AVO raised the Volcanic Alert Level to Advisory and the Aviation Color Code to Yellow for Pavlof on 14 August due to an abrupt increase in seismicity. During 14-15 August, a strong thermal anomaly was detected in the crater and prompted AVO to again raise the Volcanic Alert Level/ Aviation Color Code, to Watch/Orange. According to eye witnesses aboard a ship on 15 August, incandescent blocks rolled down the ESE flank and lava-fountaining occurred on the SE flank. The presence of lava was confirmed using satellite imagery. Pilots reported that the flanks were covered with ash and that an ash plume rose to an altitude of 2.6 km (8,400 ft) a.s.l. and drifted SW.

On 16 August, residents of Cold Bay, about 60 km SW, and of Sand Point, about 97 km ESE, saw incandescence at the summit. A strong thermal anomaly was present at the summit on satellite imagery. Seismicity increased in intensity and possibly indicated a lahar on the SE flank.

During 17-20 August, seismicity continued at high levels. Explosions were recorded and seismic signals possibly indicated flow events such as lahars. A strong thermal anomaly continued to be present at the summit. Aerial and ground observations revealed a vigorous eruption of lava during 18-20 August. Members of an AVO field party saw a lahar on the SE flank on 20 August.

Source: US Geological Survey Alaska Volcano Observatory (AVO)


Summary of eruption dates and Volcanic Explosivity Indices (VEI).

Start Date Stop Date Eruption Certainty VEI Evidence Activity Area or Unit
2013 May 13 2013 Jun 26 Confirmed 3 Historical Observations Summit
2007 Aug 15 2007 Sep 13 Confirmed 2 Historical Observations
[ 2001 Jun 5 ± 4 days ] [ Unknown ] Uncertain 1  
1996 Sep 11 1997 Jan 3 (?) Confirmed 2 Historical Observations
1990 Mar 5 1990 Mar 5 Confirmed 2 Historical Observations
1986 Apr 16 1988 Aug 13 Confirmed 3 Historical Observations NNE & SE summit vents, NE & SE flanks
1983 Nov 11 1983 Dec 18 Confirmed 3 Historical Observations Upper NNE flank
1983 Jul 11 1983 Jul 18 Confirmed 2 Historical Observations
[ 1982 Jul 15 ± 45 days ] [ Unknown ] Uncertain 1  
1981 Sep 25 1981 Sep 27 Confirmed 3 Historical Observations Upper NNE flank (100 m below summit)
1981 Mar 30 (in or before) 1981 May 28 Confirmed 1 Historical Observations
1980 Nov 8 1980 Nov 13 Confirmed 3 Historical Observations Upper NNE flank
1980 Jul 6 ± 1 days Unknown Confirmed 1 Historical Observations
1975 Sep 13 1977 Mar (in or after) Confirmed 2 Historical Observations
1974 Sep 1 (in or before) 1975 Jan 13 Confirmed 3 Historical Observations
1974 Mar 12 1974 Mar 24 (?) Confirmed 1 Historical Observations
1973 Nov 12 1973 Nov 13 Confirmed 2 Historical Observations Upper NE flank
1966 Mar 15 Unknown Confirmed 2 Historical Observations Upper NE or NNE flank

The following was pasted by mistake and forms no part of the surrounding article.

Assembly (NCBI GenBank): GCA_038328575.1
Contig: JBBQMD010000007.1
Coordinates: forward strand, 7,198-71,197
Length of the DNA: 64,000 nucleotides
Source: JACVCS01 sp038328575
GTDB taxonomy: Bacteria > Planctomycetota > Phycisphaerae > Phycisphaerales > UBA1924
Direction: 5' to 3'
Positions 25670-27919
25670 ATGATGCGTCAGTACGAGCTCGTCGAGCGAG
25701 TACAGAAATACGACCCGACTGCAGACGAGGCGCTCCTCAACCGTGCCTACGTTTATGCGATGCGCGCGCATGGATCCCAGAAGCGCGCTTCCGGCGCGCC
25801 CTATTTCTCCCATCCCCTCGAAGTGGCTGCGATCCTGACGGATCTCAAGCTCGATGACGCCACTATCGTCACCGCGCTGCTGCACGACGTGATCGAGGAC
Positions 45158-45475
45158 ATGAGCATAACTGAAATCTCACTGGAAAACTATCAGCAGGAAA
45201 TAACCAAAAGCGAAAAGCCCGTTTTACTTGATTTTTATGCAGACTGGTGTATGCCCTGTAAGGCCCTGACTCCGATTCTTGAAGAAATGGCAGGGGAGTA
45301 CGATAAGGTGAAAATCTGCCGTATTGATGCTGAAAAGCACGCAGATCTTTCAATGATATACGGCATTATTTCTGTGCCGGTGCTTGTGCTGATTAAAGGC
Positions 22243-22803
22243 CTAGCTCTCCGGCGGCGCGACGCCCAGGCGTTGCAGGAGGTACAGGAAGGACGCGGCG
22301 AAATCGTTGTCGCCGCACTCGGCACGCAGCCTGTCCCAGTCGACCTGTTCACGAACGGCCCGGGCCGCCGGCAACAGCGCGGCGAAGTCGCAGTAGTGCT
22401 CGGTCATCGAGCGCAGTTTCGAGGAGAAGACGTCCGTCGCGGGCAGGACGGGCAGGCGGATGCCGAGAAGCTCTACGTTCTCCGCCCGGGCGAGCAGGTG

1960 (?) 1963 Jun (?) Confirmed 2 Historical Observations Upper NE or NNE flank
1958 May 17 1958 Aug 28 Confirmed 2 Historical Observations Upper NNE flank
1953 Nov 25 1954 Aug Confirmed 1 Historical Observations Upper NE or NNE flank
1951 Oct 1952 Feb (?) Confirmed 2 Historical Observations Upper NE or NNE flank
1950 Jul 31 1951 May Confirmed 2 Historical Observations Upper NE or NNE flank
1936 1948 May (?) Confirmed 3 Historical Observations
1929 Mar 1931 Aug Confirmed 2 Historical Observations
1924 Jan 17 Unknown Confirmed 2 Historical Observations
1922 Dec 24 1923 Feb 28 ± 60 days Confirmed 2 Historical Observations
1917 Oct Unknown Confirmed 2 Historical Observations
1914 Jul 6 Unknown Confirmed 2 Historical Observations
1906 1911 Dec 7 (?) Confirmed 3 Historical Observations Summit and north flank fissure
1901 Unknown Confirmed 2 Historical Observations
1894 Unknown Confirmed 2 Historical Observations
1892 Unknown Confirmed 2 Historical Observations
1886 Unknown Confirmed 2 Historical Observations
1880 Unknown Confirmed 1 Historical Observations
1866 Mar 14 Unknown Confirmed 2 Historical Observations
[ 1852 ] [ Unknown ] Uncertain 1   Upper north flank
1846 Aug 1846 Aug Confirmed 2 Historical Observations
1845 Aug 12 Unknown Confirmed 2 Historical Observations
1838 Unknown Confirmed 1 Historical Observations
1825 Unknown Confirmed 2 Historical Observations
1817 Unknown Confirmed 2 Historical Observations
1790 Unknown Confirmed 2 Historical Observations
1762 1786 Confirmed 4 Unknown

The following references are the sources used for data regarding this volcano. References are linked directly to our volcano data file. Discussion of another volcano or eruption (sometimes far from the one that is the subject of the manuscript) may produce a citation that is not at all apparent from the title. Additional discussion of data sources can be found under Volcano Data Criteria.

Coats R R, 1950. Volcanic activity in the Aleutian Arc. U S Geol Surv Bull, 974-B: 35-47.

Henning R A, Rosenthal C H, Olds B, Reading E (eds), 1976. Alaska's volcanoes, northern link in the ring of fire. Alaska Geog, 4: 1-88.

IAVCEI, 1973-80. Post-Miocene Volcanoes of the World. IAVCEI Data Sheets, Rome: Internatl Assoc Volc Chemistry Earth's Interior..

Kennedy G C, Waldron H H, 1955. Geology of Pavlof volcano and vicinity Alaska. U S Geol Surv Bull, 1028-A: 1-18.

McNutt S R, 1987. Eruption characteristics and cycles at Pavlof volcano, Alaska, and their relation to regional earthquake activity. J Volc Geotherm Res, 31: 239-267.

McNutt S R, Miller T P, Taber J J, 1991. Geological and seismological evidence of increased explosivity during the 1986 eruptions of Pavlof volcano, Alaska. Bull Volc, 53: 86-98.

Miller T P, McGimsey R G, Richter D H, Riehle J R, Nye C J, Yount M E, Dumoulin J A, 1998. Catalogue of the historically active volcanoes of Alaska. U S Geol Surv Open-File Rpt, 98-582: 1-104.

Motyka R J, Liss S A, Nye C J, Moorman M A, 1993. Geothermal resources of the Aleutian arc. Alaska Div Geol Geophys Surv, Prof Rpt, no 114, 17 p and 4 map sheets.

Roach A L, Benoit J P, Dean K G, McNutt S R, 2001. The combined use of satellite and seismic monitoring during the 1996 eruption of Pavlof volcano, Alaska. Bull Volc, 62: 385-399.

Smith R L, Shaw H R, Luedke R G, Russell S L, 1978. Comprehensive tables giving physical data and thermal energy estimates for young igneous systems of the United States. U S Geol Surv Open-File Rpt, 78-925: 1-25.

Waythomas C F, Miller T P, Mangan M T, 2006. Preliminary volcano hazard assessment for the Emmons Lake volcanic center, Alaska. U S Geol Surv, Sci Invest Rpt, 2006-5248: 1-33.

Wood C A, Kienle J (eds), 1990. Volcanoes of North America. Cambridge, England: Cambridge Univ Press, 354 p.

The most active volcano of the Aleutian arc, Pavlof is a 2519-m-high Holocene stratovolcano that was constructed along a line of vents extending NE from the Emmons Lake caldera. Pavlof and its twin volcano to the NE, 2142-m-high Pavlof Sister, form a dramatic pair of symmetrical, glacier-covered stratovolcanoes that tower above Pavlof and Volcano bays. A third cone, Little Pavlof, is a smaller volcano on the SW flank of Pavlof volcano, near the rim of Emmons Lake caldera. Unlike Pavlof Sister, Pavlof has been frequently active in historical time, typically producing strombolian to vulcanian explosive eruptions from the summit vents and occasional lava flows. The active vents lie near the summit on the north and east sides. The largest historical eruption of Pavlof took place in 1911, at the end of a 5-year-long eruptive episode. During this eruption a fissure opened on the northern flank of the volcano, ejecting large blocks and issuing lava flows.